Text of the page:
Facepalm: AT&T had a winning formula on its hands. An Android TV box that allowed users to watch more live TV channels than any other streaming cable service along with access to paid streaming services like Netflix. Throw in a Google Assistant-enabled remote that can control smart home devices and it sounds like a very compelling package. Unfortunately, two-year contracts, early termination fees, and severe price hikes mar an otherwise admirable attempt by AT&T to be relevant in an increasingly cord-cutting world.

AT&T announced last year that it was launching a new streaming service called AT&T TV. Not to be confused with "AT&T Now" (formerly known as DirecTV Now), AT&T TV seems to be a streaming version of a standard cable subscription. The company is rolling out the service nationwide today after some limited trials, but doesn't seem to have learned why people are cutting the cord in the first place.

Let's start with the good news first. The service has some nice quality of life features along with live TV. The subscription comes with an Android TV set-top box complete with a Google Assistant-enabled remote control. Since it's Android TV, users can also install other streaming services like Netflix or Disney Plus and even use it as a Chromecast target. The remote can control smart home enabled devices via the Google Assistant, too.

Setting up the Android TV box is as simple as connecting it to your TV's HDMI port and hooking up the Wi-Fi. There's also an AT&T TV app for Android and iOS (including iPadOS). The live TV portion is front and center on the home screen and features a traditional channel guide. People who are used to traditional cable will feel right at home.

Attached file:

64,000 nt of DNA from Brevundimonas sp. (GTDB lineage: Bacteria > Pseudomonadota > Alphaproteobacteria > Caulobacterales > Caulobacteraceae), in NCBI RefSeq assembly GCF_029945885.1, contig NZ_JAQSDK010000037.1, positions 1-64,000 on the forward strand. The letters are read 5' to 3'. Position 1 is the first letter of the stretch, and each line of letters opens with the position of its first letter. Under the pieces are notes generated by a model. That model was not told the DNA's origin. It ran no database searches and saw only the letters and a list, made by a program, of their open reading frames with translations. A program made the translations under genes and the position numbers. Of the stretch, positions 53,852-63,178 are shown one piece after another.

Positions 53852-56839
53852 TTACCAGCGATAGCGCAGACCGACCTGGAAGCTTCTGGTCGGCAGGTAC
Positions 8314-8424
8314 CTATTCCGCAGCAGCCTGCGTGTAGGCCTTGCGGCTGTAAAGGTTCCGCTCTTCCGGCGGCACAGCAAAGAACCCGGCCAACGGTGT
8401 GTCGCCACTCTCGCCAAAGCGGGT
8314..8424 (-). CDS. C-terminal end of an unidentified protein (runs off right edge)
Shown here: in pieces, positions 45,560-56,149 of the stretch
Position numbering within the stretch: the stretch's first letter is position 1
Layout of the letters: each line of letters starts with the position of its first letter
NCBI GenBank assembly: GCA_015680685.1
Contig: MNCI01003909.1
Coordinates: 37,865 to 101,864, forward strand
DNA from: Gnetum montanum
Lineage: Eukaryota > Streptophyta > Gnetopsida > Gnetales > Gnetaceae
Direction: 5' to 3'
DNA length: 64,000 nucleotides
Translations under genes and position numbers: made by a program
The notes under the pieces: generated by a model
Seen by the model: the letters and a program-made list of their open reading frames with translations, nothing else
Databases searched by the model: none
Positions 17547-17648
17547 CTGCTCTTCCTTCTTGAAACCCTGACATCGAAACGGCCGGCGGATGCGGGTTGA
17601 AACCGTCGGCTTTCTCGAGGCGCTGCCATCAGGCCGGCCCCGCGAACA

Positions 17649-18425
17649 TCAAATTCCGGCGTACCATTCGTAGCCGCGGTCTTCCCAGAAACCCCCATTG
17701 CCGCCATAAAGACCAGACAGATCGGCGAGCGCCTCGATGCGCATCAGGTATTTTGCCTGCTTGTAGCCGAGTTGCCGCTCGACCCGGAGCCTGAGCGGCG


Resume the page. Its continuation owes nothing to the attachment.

Now for the bad news. AT&T TV offers different subscription tiers that have an increasing number of included channels the higher you go. While the service offers introductory pricing for each of the tiers, that price goes up significantly after 12 months. The entry-level Entertainment package starts at $50 per month but goes up to $93. Likewise, the Choice and Xtra packages go up from $55 and $65 to $110 and $124, respectively. For those who want it all, the Ultimate package starts at $70 and jumps to $135 per month. Oh, and you still have to sign a two-year contract on top of it.

Breaking the contract will result in early termination fees of $15 for every month left in the contract. The first (admittedly awesome) Android TV set-top box is free but additional boxes will cost $120 apiece. AT&T is promoting an $80 bundle that includes gigabit internet and AT&T TV, but the cost savings after the first year may not be worth it.

One of the reasons people cut the cord is to avoid being locked into long-term contracts and drastic price hikes which often include hidden fees. AT&T seems to be leaning on the fact that their service is streamlined and simpler than traditional cable TV (particularly satellite). Being able to watch live TV while having immediate access to services like Netflix without having to switch television inputs is convenient but doesn't address the primary complaints about pay-TV subscriptions.

Other streaming cable services offer more features anyway. AT&T TV allows you to save up to 500 hours of DVR content, but YouTube TV has unlimited DVR storage. While AT&T TV allows up to three concurrent streams, so does YouTube TV, Philo, and Sling. In fact, Sling's Orange + Blue tier allows up to four simultaneous streams.

It seems that AT&T TV's primary advantage is the amount of channels that are available. Even the base Entertainment package contains most of the channels that people watch. However, having a glut of channels wasn't the point of cord cutting. A lot of cord cutters just want the ability to watch only the channels they want without being tied to a long-term commitment.